IN THE SPIRIT OF CHRISTMAS
Likewise, for 68-year-old Mary Gomes of Mary's Kafe (open since 2008), Christmas is the season to spend quality time with her family, and of course, feast. "Food brings unity," she says passionately. Gomes' family is a close-knit one. "During Christmas, our house is the headquarters for our entire family. They would stream in and out, sometimes beginning as early as the morning, immediately after breakfast!"
When she was younger, the festivities started on Christmas Eve, after mass. At the supper table would be pie filled with a tasty stew of spare ribs, smoked sausages, bacon bones, egg wedges, chicken, carrots and cabbage. Unlike the rustic English chicken pie, the Eurasian version uses a mix of Asian spices, including star anise and cloves to give wonderful depth to the stew. The best part? The thick and buttery pastry that is baked to golden perfection.
And yet, for Gomes and her family, having pie was considered a bonus, as they came from humble beginnings. She says fondly, "My mother absolutely loved pie. She would have the leftovers for lunch, tea and dinner the next day. Of course, for her, it was never complete without achar (pickled vegetables)." Christmas Day brought with it other dishes that the family relished, including pigs' trotters cooked with kiam chye (preserved vegetables) and sour plums, served with piping hot rice, sliced red chilli and black sauce.
Now, with a family of her own, Gomes continues this Christmas tradition. But her spread on Christmas Day is more elaborate: the muchloved feng, roast beef, shepherd's pie, and most importantly, debal curry (this spicy dish is usually created with leftover Christmas meats. The word ‘ debal’ means ‘leftovers’ in Kristang language, but it was sometimes mis-heard as ‘devil’). She says fervently of debal curry, "You must add bacon bones! That is what lends flavour to the dish."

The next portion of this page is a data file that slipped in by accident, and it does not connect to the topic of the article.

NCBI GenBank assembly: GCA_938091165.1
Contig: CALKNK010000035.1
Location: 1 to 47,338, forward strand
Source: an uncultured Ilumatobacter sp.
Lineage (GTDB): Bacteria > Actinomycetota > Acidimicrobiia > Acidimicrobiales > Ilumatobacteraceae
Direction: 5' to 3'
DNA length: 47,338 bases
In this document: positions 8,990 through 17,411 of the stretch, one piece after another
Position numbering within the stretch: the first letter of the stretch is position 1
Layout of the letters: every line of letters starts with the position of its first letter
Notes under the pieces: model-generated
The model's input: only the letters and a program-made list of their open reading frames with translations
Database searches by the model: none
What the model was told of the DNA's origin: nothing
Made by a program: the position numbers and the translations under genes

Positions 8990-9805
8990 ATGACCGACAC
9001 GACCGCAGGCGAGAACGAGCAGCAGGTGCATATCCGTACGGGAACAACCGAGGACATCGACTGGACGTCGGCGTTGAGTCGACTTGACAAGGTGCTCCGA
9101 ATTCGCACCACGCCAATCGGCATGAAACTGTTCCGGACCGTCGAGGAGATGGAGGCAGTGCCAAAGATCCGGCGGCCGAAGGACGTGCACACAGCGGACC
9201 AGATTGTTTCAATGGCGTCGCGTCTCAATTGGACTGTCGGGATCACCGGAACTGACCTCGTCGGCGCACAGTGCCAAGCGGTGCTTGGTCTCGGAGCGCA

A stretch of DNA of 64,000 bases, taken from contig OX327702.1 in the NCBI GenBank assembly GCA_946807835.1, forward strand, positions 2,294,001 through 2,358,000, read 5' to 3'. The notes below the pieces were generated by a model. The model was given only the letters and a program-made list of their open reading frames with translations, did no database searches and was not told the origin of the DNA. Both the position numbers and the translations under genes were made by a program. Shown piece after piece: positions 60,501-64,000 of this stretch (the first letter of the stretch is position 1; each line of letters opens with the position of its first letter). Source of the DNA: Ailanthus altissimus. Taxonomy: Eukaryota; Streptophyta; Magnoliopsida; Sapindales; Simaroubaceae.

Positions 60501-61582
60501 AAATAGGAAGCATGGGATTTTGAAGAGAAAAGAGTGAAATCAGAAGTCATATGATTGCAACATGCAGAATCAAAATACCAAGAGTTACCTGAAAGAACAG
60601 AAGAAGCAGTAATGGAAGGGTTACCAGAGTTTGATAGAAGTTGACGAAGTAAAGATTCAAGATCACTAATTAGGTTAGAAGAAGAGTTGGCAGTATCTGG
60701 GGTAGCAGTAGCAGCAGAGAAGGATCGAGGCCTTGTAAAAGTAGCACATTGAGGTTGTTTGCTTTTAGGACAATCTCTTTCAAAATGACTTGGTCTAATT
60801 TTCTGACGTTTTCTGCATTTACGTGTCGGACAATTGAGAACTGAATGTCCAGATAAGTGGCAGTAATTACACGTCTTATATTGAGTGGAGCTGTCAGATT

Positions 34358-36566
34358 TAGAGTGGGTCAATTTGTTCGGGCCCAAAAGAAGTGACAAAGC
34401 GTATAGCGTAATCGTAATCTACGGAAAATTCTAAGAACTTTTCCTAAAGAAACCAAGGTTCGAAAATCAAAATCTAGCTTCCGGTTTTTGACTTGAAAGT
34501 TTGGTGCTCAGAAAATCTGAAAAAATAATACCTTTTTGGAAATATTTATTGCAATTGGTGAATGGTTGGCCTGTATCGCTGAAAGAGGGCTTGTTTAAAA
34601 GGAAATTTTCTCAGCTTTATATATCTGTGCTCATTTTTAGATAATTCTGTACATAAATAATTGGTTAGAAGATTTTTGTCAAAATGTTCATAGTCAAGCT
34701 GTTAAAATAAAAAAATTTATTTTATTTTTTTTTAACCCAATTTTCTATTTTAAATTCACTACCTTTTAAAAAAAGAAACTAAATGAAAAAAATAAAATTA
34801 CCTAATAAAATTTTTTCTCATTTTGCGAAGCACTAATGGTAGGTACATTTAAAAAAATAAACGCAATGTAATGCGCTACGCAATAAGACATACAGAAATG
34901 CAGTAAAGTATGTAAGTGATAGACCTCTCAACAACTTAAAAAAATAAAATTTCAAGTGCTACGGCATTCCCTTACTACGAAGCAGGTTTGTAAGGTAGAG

In the Gomes' household, the debal curry contains babi panggang (grilled or roasted pork) as well as smoked spare ribs, and is cooked with a rempah comprising onions, chilli, mustard seeds, ginger and vinegar. She explains this is different from some Eurasians, who prefer to use heavier flavours, like belacan, lemongrass and candlenut. And even though there is no right or wrong, she will not compromise on how the rempah is cooked. Therein lies the secret to a good Eurasian curry, Gomes says. "If you don't fry your rempah well, you will find that the dish retains the taste of the raw spices, and it won’t taste good."
Gomes developed her passion for being in the kitchen at a young age. She reminisces, ”On Sundays after mass, we would follow my mother to Tekka market to buy that evening’s dinner ingredients. I started peeling potatoes and onions when I was six. I was her assistant!” Six decades on, Gomes' passion for Eurasian cuisine is still strong. "When something is a passion, you are happy to do it, without feeling like it is a chore." She explains of Eurasian food: "Our style of cooking is truly unique, because it's influenced by many, and yet, we've made it our own."
Gomes’ rusticChristmas Pie